Fujifilm's refreshed X-T5 has much of the same hardware seen in its X-H2 camera but while that one focuses on video, this one is all about the still shot. It'll do some of the motion stuff, and do it well, but the company has decided to specialise and the camera is the better for it. Serious amateurs and actual professionals will be pleased with what the X-T5 can do for them.
Hang around the Stuff offices for any length of time and you’ll learn that we’ve got loads of time for Fuji’s X-T series. The Fujifilm X-T5 is no different. It’s the camera used to perform most of Stuff‘s photography (except in the case of this review, because we’ve yet to figure out how to make a camera take its own photo without involving a mirror). There’s a reason for that and it’s not just “because we have one in the office”.
Honestly, it’s in action so often that it barely has time to cool down. It’s a good thing that the retro stylings of Fuji’s snapper were very cool to begin with. It bloody better be. Any camera that starts at more than R27,000 has some justifying to do if you’re expected to opt for that figure over something that costs ten grand or less. Happily, you get more than you paid for here.
Fuji has done a few interesting things with its camera designs of late, chief of which is stripping back the number of manual controls in some models. That’s not the case with this compact system camera, for which we’re extremely grateful. A full set of knobs and dials within easy reach of questing fingers while you stare down the OLED electronic viewfinder.
You can perform the same task while lining up your shots from odd angles thanks to the 3in touchscreen. Fuji has opted for a three-axis design, making it better suited for stills rather than video. The Fuji X-T4 used a vari-angle screen that positioned it on vloggers’ radars but it turns out that more actual photographers like Fuji’s X-T lineup. Hence the return to what worked before.
The camera’s compact metal body, suitably armoured in a grippy rubber, is assuringly solid. Fuji’s gone and weatherproofed the thing, giving you options when it comes to inclement weather, but you’re likely to be using the X-T5 in less trying settings than a monsoon or blizzard.
There’s a 40.2MP sensor and one of Fuji’s X-Processor 5 image processors inside the X-T5. That might sound like a familiar setup but that’s just because the Fujifilm X-H2 uses identical internal hardware. If you’re a video fanatic and don’t have the tactile need to twiddle real knobs, you could opt for that setup instead. It swaps out the Fujifilm X-T5’s physical dials for more ephemeral controls and a larger buffer. The X-T5 is much more concerned with stills, with its dual SD card slots optimised for RAW bursts of up to 19 shots.
Plenty is possible without cracking the camera open, either. If you lack a second battery — and you might well get away with that, since it’ll outlast about 700 frames in the more basic shooting modes — you’re able to top up the battery with a USB-C cable and a decent battery booster of the sort most South Africans now own. See, load shedding hasn’t been completely useless.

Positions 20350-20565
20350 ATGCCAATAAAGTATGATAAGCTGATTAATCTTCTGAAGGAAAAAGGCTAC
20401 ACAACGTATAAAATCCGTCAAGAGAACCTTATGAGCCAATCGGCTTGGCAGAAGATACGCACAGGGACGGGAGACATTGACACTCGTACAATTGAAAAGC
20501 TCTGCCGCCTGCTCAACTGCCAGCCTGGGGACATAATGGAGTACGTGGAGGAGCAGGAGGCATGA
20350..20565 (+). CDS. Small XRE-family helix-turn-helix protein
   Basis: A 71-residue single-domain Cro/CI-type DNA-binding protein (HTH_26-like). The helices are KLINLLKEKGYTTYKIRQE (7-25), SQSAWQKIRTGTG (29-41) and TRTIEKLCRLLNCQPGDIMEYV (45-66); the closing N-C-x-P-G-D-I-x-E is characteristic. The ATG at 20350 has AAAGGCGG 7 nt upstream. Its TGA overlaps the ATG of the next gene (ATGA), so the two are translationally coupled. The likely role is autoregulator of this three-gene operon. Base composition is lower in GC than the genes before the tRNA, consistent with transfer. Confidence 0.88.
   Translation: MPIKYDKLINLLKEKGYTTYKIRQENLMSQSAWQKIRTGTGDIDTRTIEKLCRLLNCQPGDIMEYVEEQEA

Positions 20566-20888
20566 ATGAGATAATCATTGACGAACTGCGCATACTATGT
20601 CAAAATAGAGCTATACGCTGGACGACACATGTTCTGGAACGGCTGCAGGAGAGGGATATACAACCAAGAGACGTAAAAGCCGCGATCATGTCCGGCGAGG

There’s a mini-HDMI alongside the USB-C charge port, which has numerous uses. These include a video passthrough mode that allows you to use the Fujifilm X-T5 as a very expensive webcam. Maybe you’re a frequent remote guest on a TV show or are a seriously stripped-down YouTube creator. Using that 40.2MP sensor to look your best on your platform is a sensible idea, from a business perspective.
As mentioned several times so far, performance has been optimised for still photography. You’ll still squeeze some excellent video from the Fujifilm X-T5 but you’ll have to be content with a maximum of 6K footage. If you’re keen on a minimum of 60fps, 4K is the X-T5’s limit. For 8K video, the X-H2 is your guy. This fellow is more concerned with capturing single slices of time in as artistic a manner as you’re capable of.
To that end, users have access to mechanical bursts of up to fifteen shots per second or up to twenty if they’re using the electronic shutter. Autofocus is speedy enough to keep up when tracking your object at that speed and there are plenty of internal smarts that offer focus options for various common objects. The only drawback there is that you’ll have to preselect your target. It won’t switch from animals to aircraft unless you tell it to. That speaks to the manual elements of photography that Fuji is favouring here.
Shots are almost uniformly excellent. The high megapixel count provides editing headroom while inbuilt image stabilization and dynamic range offer clear, detailed images regardless of when or where you’re shooting. Colour reproduction is vibrant and noise is kept to a minimum. There’s obviously a limit to this latter point but you’ll be surprised at how long it takes to get to that point.
Fujifilm X-T5 verdict
Speedy, accurate autofocus, a range of features including built-in filters, in case you want to use your R30,000 CSC like Instagram’s in-app camera, and an emphasis on really attractive still shots are the main highlights of the Fujifilm X-T5. It’s no one-trick pony, however, since it’ll handle video just fine unless you’re feeling especially demanding. For the average-to-advanced photographer, Fuji’s camera is all that’s required for most uses.
You’ll get better results from something like the Fujifilm GFX 100 II but if you’re qualified to use that thing, you’ll probably squeeze some amazing shots out of the X-T5 as well. Anyone willing to learn and then later exploit the details controls that Fujifilm is placing under their fingers will find themselves producing shots and even video beyond what was possible for them before. Of course, if you’ve used one of the X-T series from the company before, you already know this.